There are numerous things municipalities can do to help bring high-speed broadband networks to their communities, said participants at an FCC workshop on gigabit communities yesterday. The workshop was held as a follow-up to FCC Chairman Genachowski’s announcement earlier this year that set a goal of having at least one gigabit community in every state by 2015.
“The cost of throwing fiber in the ground is really low compared with [the cost of] tearing up roads,” commented Christopher Mitchell, director of the Telecommunications as Commons Initiative at the Institute for Local Self-Reliance. Municipalities that have acknowledged that reality have been able to do a range of things to increase the odds of their communities gaining high-speed broadband networks, said Mitchell, who took part in a panel discussion focused on “Leveraging Local Tools” that was part of the gigabit workshop.
Mitchell cited the examples of Santa Monica, Calif. and Seattle, where the local governments installed fiber whenever and wherever the streets were torn up. By using that approach, a city can amass substantial fiber resources in just a few years.
In Santa Monica’s case, the city eventually had enough fiber to support a municipal network. In Seattle’s case, an extensive fiber footprint helped attract a high-speed network project that resulted from the Gigabit Squared initiative, Mitchell said. As Telecompetitor has previously reported, Gigabit Squared aims to bring high-speed broadband to several communities nationwide.
The benefits of installing fiber when a street is already torn up apparently aren’t lost on the state of Minnesota. As Heather Gold, president of the Fiber-to-the-Home Council Americas noted, that state is considering legislation that would require the department of transportation to advise network operators in advance about construction plans.
Careful coordination among various departments of a municipality is another good practice, said Mitchell. He noted, for example that one Florida municipality was able to maximize the benefits of a fiber network it was constructing through coordination with the department of transportation, which uses the fiber for traffic signals.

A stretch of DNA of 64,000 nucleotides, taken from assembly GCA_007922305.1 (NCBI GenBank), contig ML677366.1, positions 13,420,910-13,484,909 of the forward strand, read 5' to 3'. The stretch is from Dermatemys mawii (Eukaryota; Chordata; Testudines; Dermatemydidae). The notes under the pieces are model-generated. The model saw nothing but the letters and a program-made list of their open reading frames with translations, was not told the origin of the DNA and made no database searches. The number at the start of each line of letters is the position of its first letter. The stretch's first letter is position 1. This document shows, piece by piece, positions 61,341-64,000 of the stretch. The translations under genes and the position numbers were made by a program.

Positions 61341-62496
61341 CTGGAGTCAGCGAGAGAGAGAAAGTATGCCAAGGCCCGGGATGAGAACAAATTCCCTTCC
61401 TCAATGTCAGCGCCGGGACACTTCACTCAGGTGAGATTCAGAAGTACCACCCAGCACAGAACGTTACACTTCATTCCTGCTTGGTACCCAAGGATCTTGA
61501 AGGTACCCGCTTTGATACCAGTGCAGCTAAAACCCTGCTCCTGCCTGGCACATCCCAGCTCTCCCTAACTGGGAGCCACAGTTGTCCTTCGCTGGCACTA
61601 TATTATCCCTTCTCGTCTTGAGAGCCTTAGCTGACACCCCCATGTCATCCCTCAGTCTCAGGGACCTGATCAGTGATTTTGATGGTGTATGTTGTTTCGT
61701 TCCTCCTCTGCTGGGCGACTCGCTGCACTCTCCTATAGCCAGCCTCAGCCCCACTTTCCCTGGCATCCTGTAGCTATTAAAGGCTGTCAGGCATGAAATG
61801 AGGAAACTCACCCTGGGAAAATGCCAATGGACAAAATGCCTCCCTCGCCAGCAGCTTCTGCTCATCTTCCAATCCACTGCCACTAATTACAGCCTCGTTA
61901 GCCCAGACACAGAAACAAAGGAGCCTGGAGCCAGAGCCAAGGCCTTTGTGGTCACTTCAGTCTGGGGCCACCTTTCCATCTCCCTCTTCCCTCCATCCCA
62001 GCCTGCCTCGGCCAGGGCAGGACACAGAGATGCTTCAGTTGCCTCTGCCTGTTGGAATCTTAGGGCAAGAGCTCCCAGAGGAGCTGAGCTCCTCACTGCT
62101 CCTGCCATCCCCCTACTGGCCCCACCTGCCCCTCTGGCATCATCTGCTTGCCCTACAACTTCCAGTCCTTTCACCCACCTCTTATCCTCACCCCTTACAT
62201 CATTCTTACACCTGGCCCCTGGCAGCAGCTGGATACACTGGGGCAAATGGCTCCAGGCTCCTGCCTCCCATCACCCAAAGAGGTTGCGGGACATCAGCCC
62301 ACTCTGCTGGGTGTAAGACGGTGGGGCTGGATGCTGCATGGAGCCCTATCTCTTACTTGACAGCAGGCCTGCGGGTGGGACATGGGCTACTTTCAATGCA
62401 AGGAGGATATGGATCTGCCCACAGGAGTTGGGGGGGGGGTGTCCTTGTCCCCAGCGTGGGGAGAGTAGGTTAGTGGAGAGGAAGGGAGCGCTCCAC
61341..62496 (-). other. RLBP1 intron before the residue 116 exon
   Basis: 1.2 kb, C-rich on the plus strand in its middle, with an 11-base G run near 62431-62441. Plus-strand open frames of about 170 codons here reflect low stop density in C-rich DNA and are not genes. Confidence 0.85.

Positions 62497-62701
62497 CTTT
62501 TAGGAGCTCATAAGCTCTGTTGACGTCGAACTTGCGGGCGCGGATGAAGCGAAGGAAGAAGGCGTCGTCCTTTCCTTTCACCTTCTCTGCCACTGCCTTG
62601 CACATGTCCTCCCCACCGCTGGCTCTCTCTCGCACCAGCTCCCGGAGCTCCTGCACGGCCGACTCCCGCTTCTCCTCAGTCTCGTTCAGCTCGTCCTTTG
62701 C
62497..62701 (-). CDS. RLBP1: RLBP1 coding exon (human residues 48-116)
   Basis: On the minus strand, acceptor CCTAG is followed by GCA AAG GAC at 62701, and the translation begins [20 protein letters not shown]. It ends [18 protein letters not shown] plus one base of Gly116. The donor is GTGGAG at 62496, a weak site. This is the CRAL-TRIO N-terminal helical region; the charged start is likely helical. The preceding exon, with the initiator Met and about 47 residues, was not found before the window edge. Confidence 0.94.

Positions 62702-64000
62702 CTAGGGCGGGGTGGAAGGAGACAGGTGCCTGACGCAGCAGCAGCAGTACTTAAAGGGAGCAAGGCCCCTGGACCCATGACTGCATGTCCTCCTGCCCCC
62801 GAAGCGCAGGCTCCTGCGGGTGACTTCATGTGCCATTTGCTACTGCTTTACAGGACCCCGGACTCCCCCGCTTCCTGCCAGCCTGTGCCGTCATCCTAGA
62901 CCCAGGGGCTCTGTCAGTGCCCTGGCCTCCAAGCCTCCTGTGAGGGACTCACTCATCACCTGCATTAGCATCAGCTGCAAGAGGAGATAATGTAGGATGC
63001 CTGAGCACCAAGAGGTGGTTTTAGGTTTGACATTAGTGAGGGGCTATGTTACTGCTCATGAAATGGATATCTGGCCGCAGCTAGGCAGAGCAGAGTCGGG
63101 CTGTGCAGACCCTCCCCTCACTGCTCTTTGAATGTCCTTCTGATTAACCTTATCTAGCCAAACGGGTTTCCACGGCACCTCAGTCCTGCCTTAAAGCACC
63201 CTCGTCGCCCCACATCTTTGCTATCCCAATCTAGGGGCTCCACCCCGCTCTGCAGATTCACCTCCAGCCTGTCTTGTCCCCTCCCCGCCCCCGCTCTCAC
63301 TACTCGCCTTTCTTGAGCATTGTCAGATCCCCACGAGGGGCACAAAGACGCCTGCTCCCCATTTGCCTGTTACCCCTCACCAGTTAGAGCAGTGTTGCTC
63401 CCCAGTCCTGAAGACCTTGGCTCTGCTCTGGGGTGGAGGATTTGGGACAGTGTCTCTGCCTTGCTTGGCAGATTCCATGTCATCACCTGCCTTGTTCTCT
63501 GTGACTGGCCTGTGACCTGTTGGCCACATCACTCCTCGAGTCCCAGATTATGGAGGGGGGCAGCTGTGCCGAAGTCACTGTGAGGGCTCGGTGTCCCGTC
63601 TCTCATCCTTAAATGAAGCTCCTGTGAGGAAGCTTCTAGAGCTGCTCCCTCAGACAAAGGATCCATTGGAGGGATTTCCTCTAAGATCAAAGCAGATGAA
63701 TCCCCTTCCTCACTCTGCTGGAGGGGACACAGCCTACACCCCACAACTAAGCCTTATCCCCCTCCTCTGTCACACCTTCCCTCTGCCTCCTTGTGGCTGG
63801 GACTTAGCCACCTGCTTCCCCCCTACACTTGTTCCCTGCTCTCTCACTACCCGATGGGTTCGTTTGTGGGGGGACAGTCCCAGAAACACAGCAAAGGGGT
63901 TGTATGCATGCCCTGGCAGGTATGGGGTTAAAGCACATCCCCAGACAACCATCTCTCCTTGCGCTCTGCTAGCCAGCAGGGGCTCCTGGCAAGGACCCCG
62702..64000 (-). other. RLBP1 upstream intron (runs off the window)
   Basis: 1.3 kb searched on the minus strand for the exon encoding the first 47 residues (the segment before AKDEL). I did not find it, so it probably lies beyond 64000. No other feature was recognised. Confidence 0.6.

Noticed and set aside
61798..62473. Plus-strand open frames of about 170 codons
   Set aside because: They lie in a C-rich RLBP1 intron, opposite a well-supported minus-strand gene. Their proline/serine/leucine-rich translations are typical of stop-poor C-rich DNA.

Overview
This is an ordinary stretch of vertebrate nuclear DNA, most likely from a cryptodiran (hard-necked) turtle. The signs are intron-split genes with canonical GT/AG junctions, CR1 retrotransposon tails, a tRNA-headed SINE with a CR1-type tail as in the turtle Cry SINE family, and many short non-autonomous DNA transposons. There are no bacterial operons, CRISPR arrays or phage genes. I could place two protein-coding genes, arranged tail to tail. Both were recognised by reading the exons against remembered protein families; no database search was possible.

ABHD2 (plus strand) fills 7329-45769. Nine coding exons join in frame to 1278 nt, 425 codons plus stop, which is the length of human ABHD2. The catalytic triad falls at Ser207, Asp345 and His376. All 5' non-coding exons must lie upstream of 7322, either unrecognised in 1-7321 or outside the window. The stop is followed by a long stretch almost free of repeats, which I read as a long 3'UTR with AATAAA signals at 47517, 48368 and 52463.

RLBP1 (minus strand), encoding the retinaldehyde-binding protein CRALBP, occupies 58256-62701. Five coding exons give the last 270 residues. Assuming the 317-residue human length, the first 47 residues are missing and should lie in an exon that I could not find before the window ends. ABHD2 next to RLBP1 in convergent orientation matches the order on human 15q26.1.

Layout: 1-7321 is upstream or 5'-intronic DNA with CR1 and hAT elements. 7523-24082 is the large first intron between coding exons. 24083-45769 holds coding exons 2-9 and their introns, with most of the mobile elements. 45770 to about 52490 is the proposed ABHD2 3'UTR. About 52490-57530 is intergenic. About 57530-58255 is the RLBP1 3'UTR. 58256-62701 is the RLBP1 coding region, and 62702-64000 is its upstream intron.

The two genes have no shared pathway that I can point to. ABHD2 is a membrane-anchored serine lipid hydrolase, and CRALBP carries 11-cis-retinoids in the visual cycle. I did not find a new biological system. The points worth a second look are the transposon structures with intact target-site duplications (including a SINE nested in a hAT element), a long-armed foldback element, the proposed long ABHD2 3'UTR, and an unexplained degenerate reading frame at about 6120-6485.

Google also has seen benefits from big-picture planning for the gigabit network the company is constructing in Kansas City, Kan. and Kansas City, Mo.
“We can aggregate demand,” said Milo Medin, Google vice president of access services. Google has been building out the network on a neighborhood-by-neighborhood basis — and when the company begins hooking up individual customers in a neighborhood, it does all of the other customers in that neighborhood who have signed up at the same time. In addition to minimizing the per-customer installation cost, this also enables the company to give customers appointments for a specific time rather than simply saying they will arrive some time during a four-hour or six-hour time window.
How the FCC can help
Panel participants also offered several suggestions for how the FCC could help spur the creation of more gigabit networks.
Medin argued that service providers will need to offer a video service in order to make a business case for deploying high-speed broadband networks. But high programming costs make it challenging to put together a video offering. He pointed specifically to the cost of local sports as a “non-trivial issue.”
Gold said the FCC could help by preventing content providers from requiring service providers to take a package of channels in order to get just one or two popular channels that customers really want. In addition she said local broadcasters should be prohibited from negotiating jointly with service providers about re-transmission costs.